© 2022 WMKY
Play Live Radio
Next Up:
0:00
0:00
Available On Air Stations
Click here to become a member of Morehead State Public Radio (WMKY - 90.3FM)

Morehead State Rifle Program Gaining Notoriety

rifle_1.jpg
MSU Athletics
/

Chances are, when many a football or basketball player sits down in a Morehead State classroom, people will notice. Size says a lot.

On the other end of the spectrum, perhaps the most anonymous-looking folks on campus are members of the MSU rifle team. They blend in with the crowd. Make no mistake, though, these Eagles are athletes.

"I know, going around, people don't consider rifle shooting a sport actually," said Siarra "CC" Crum, a freshman from Portage, Pa. "If you look at the very competition, we fight against each other to get that top score. I feel like I'm an athlete."

An athlete in an indoor, co-ed, Olympic sport.

MSU's campus home, the Button Rifle Range, features state-of-the-art electronic targets.

In a match, shooters compete in air rifle and smallbore.

Air rifle, contested with a .177 caliber pellet, uses compressed air and is fired at a distance of 10 meters - about 33 feet. The bull's-eye, as seen by the naked eye from 10 meters, appears to be about the size of the period at the end of this sentence. Contestants take 60 shots, all from a standing position.

Smallbore, which uses a .22 caliber cartridge, is shot at a distance of 50 feet. Contestants take 60 shots in all - 20 from a kneeling position, 20 prone and 20 standing.

Shooters wear custom-made jackets and pants made of leather and canvas. The uniforms are made to give support and stability in shooting positions. Traction material on the elbows and shoulders help prevent a rifle from slipping.

The MSU roster has five males and three females.

Alan Joseph, in his second season as coach of the Eagles, says he is "very happy" with where his team is at for this point of the season.

"Because we're just beginning to hit our stride," he said. "This team has seven underclassmen out of eight. I have one senior, four sophomores and three freshmen. And we're chasing people down with underclassmen, so I'm very, very happy."

Ethan Cole, a fifth-year senior who is serving as Joseph's assistant, says the Eagles are getting better with experience.

"And with them being so young, they're having struggles right now," Cole said. "But as the year's progressed, and under Alan's tutelage, the team will reach new heights that it's never seen before."

There is plenty of time on the range for shooters to think about the task at hand. With a time limit of one hour and 15 minutes to shoot 60 shots in air rifle, and 1:45 for smallbore, more than a minute can pass between shots.

"Rifle is, in my opinion, 90 percent mental and 10 percent physical," said Seth Baker, a sophomore from Saxton, Pa. "Because you're always fighting with yourself mentally - pull the trigger, not to pull the trigger, get yourself aligned with the target, and everything else like that. I do consider it like a sport, obviously, but more of a mental sport."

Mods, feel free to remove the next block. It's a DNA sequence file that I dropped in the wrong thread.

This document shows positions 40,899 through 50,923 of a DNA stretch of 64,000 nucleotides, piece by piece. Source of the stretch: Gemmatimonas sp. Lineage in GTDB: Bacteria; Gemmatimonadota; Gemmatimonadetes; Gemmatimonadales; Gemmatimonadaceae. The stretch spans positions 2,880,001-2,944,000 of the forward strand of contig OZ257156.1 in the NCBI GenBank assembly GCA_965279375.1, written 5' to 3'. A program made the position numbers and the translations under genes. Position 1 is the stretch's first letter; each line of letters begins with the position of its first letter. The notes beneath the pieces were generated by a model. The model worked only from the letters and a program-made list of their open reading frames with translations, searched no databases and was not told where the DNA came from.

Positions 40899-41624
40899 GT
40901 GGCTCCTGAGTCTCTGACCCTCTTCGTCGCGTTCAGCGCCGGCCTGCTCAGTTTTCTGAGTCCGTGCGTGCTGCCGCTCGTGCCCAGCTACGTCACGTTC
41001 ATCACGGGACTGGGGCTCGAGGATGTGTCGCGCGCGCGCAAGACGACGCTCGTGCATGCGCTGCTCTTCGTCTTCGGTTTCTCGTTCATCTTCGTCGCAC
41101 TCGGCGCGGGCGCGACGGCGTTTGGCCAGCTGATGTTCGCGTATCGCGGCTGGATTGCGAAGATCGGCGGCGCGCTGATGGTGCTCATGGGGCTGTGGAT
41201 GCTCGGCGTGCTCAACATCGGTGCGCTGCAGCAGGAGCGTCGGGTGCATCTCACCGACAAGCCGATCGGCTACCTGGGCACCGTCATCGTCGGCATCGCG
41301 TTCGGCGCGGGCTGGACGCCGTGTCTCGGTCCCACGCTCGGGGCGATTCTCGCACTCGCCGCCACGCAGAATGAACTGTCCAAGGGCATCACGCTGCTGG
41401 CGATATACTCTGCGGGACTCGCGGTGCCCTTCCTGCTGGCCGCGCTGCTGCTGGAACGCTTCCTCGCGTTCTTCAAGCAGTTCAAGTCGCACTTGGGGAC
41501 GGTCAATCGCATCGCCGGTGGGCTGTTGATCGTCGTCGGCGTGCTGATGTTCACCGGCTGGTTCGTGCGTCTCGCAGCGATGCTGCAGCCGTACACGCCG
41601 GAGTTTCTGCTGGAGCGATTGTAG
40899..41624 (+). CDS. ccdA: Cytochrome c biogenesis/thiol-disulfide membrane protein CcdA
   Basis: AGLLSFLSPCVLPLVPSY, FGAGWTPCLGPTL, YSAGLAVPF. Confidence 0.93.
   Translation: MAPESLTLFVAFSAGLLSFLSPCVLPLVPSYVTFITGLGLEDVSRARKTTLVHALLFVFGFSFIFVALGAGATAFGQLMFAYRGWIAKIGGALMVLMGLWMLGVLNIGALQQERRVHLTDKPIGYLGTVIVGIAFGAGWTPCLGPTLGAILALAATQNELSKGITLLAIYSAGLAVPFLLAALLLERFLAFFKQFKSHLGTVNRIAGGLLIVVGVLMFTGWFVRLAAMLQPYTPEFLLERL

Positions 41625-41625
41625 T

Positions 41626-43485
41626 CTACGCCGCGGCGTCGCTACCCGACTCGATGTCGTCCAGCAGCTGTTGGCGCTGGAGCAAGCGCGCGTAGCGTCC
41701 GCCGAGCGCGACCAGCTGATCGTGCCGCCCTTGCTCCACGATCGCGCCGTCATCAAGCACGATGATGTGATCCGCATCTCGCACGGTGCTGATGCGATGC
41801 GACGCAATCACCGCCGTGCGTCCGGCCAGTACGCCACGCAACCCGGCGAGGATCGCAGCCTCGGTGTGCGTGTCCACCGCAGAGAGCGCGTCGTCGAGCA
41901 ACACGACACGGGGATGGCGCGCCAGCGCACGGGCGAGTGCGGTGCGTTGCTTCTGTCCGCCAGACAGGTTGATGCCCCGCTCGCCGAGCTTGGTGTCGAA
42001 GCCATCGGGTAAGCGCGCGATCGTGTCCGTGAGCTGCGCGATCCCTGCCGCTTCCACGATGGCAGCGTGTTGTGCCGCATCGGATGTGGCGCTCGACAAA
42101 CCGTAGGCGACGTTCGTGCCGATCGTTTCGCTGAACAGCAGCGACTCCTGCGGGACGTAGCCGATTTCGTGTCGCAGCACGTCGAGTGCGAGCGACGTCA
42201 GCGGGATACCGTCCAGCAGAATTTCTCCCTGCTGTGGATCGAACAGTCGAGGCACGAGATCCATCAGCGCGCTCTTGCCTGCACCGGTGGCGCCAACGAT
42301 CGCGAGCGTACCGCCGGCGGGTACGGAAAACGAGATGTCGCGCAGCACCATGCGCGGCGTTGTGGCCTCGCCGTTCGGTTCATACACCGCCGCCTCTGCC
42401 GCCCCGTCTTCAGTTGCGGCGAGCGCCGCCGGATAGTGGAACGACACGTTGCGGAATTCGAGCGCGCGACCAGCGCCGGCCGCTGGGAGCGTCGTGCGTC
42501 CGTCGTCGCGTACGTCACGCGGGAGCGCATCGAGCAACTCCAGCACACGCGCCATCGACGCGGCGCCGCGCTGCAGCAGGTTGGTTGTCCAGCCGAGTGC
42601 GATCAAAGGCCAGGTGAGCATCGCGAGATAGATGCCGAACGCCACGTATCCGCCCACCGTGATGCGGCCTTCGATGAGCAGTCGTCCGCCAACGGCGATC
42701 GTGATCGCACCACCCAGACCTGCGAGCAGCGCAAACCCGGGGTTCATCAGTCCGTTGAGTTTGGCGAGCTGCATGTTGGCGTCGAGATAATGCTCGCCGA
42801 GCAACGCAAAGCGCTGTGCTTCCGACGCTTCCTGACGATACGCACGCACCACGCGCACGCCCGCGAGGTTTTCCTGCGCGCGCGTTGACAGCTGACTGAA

Team captain Joe Fischer, a sophomore from Stoystown, Pa., agrees that the sport is mostly mental.

"It's crazy how your mind can determine your fate," Fischer said. "You compete with yourself every single time. I mean, you obviously have a team that you compete against, but you have yourself to compete with because you're always wondering if you shot a shot and you didn't 'call it' that, what's the deal? And you get yourself worked up and you start going downhill. So it's definitely 90 percent mental and 10 percent physical."

After a tri-match next Saturday at Kentucky, along with Navy, MSU will get a much-needed break from competition until the second half of the season opens Jan. 22-24 with the Eagle Open. That's when Joseph wants his team ready to ramp up the big scores.

"Our most important matches are in February," he said. "Our conference championship is the first weekend in February, and the qualifying match for the NCAA Championship is the third weekend in February. And those two matches alone are the most important we'll shoot. ... So the direction that any coach wants their team in is to be trending upward through January and February, so that we are trending into that qualifying match."

The key to finding that upward trend is repetition.

"Each match, they gain a little experience, a little more confidence," Joseph said. "And they were recruited because of their ability and my belief in them, and now they work together as a team. Each match, they work on some small things to improve, no matter what. I mean, we improve in some way week after week. And even if it's internal dynamics, it continues to improve."

"That's very critical in a sport like ours. ... This team has a phenomenal chemistry, and that's reflected in their scores."

Related Content